CANTON, Ohio (AP) — The Pro Football Hall of Fame induction became a family affair Saturday night.
Michael Irvin lauded the Dallas Cowboys family for inspiring him to make it to Canton. Thurman Thomas punctuated his acceptance speech by asking his wife to marry him again. Charlie Sanders finally got to say “Hi Mom.”
Houston Oilers great Bruce Matthews campaigned to have his brother, Clay, join him in Canton. Roger Wehrli praised the timing of his election because it allowed his grandchildren to share something special with him.
And Gene Hickerson’s son, Bob, accepted on behalf of his father, who suffers from Alzheimer’s disease. Then Gene was brought onto the stage in a wheelchair guided by former teammates Jim Brown, Leroy Kelly and Bobby Mitchell — all running backs he helped into the hall.
Irvin kissed his hall bust before he capped the riveting ceremony with a preacher’s intensity. His eyes wet, his words coming slowly and emphatically, he commended Cowboys owner Jerry Jones and fellow “Triplets” Emmitt Smith and Troy Aikman for motivating him. He saluted Cowboys fans everywhere, but saved his most moving tributes for the relatives who stuck with him through three Super Bowl wins and all the difficulties away from the field.
Irvin pleaded no contest to felony cocaine possession and was put on probation for four years after a March 1996 arrest. Police crashed Irvin’s 30th birthday party and found him, marijuana, cocaine and strippers in a hotel room.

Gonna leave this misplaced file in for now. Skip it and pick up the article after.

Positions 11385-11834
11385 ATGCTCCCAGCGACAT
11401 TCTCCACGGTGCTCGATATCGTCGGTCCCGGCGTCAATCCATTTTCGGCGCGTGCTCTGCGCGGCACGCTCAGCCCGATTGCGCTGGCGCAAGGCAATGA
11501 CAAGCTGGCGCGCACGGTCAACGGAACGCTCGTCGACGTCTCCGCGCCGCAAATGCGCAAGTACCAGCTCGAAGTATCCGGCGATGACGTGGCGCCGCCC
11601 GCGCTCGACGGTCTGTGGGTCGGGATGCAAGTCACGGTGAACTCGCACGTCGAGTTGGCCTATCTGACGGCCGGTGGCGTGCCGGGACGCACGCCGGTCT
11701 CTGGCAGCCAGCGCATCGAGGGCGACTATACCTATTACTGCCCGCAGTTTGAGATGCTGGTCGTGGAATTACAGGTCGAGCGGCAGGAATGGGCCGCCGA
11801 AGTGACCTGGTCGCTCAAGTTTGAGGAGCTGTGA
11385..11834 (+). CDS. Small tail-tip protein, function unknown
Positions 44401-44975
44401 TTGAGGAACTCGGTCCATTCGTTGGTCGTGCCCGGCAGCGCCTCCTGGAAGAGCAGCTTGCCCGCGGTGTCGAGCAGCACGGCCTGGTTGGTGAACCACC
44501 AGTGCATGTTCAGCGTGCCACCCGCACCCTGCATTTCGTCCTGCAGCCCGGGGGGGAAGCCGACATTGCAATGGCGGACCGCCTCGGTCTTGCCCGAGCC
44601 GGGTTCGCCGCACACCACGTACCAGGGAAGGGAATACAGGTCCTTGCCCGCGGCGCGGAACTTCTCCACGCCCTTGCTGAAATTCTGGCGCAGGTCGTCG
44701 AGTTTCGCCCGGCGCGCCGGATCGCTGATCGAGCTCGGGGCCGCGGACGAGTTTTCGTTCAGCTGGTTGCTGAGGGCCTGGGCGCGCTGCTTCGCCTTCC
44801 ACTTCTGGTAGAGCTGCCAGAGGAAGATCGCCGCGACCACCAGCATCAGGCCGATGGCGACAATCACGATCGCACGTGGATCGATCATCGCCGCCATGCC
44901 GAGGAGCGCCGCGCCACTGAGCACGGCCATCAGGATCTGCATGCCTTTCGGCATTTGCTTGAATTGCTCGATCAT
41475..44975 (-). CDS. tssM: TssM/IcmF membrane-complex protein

He subsequently had other incidents with police.
On Saturday, Irvin asked sons Michael, 10, and Elijah, 8, to stand before saying the prayers he utters about them:
“Help me raise them for their kids, so that they can be a better father than I,” Irvin said he prays. “I tell you guys to always do the right thing so you can be a better role model than dad.
“Look up, get up, but don’t ever give up.”
Thomas, a second-round pick in 1988, set a record by leading the NFL in total yards from scrimmage four consecutive seasons. The 1991 league MVP, he rushed for 12,074 yards in his career, and only all-time rushing leader Emmitt Smith and Barry Sanders ran for more yards in the 1990s.
Thomas didn’t kiss his hall bust, but he rubbed the head when it was unveiled, and mentioned “it’s really, really scary up here.”
He spent most of his time at the podium at Fawcett Stadium thanking the dozens of people who helped him get to Canton. He later turned to wife Patti, seated in the crowd of 12,787, and asked if, after nearly 20 years together, she would marry him again.
Finally, Thomas saluted the thousands of Bills fans in the crowd.
“In closing, to the fans of Buffalo,” he said to a huge big cheer, “every guy that probably has stood here in all these Hall of Fame jackets and said they had the best fans supporting you, I am here to say that’s hogwash. No fans are like my fans, Bills fans.
“It was a ride that none of us will ever forget. Unfortunately, we can’t buy tickets for that ride again, but we will always have those memories.”
Citing what he called a “simple but memorable life,” Sanders entered the hall by thanking a mother he never knew — she died when he was 2 years old.
Noting how players often mug for the camera and salute their mothers, a teary-eyed Sanders said: ‘I thought it was something that was always special and I would want to do, but couldn’t. So I take this time, right here and right now, in Canton, Ohio, at the Pro Football Hall of Fame, to say, ‘Hi Mom.’”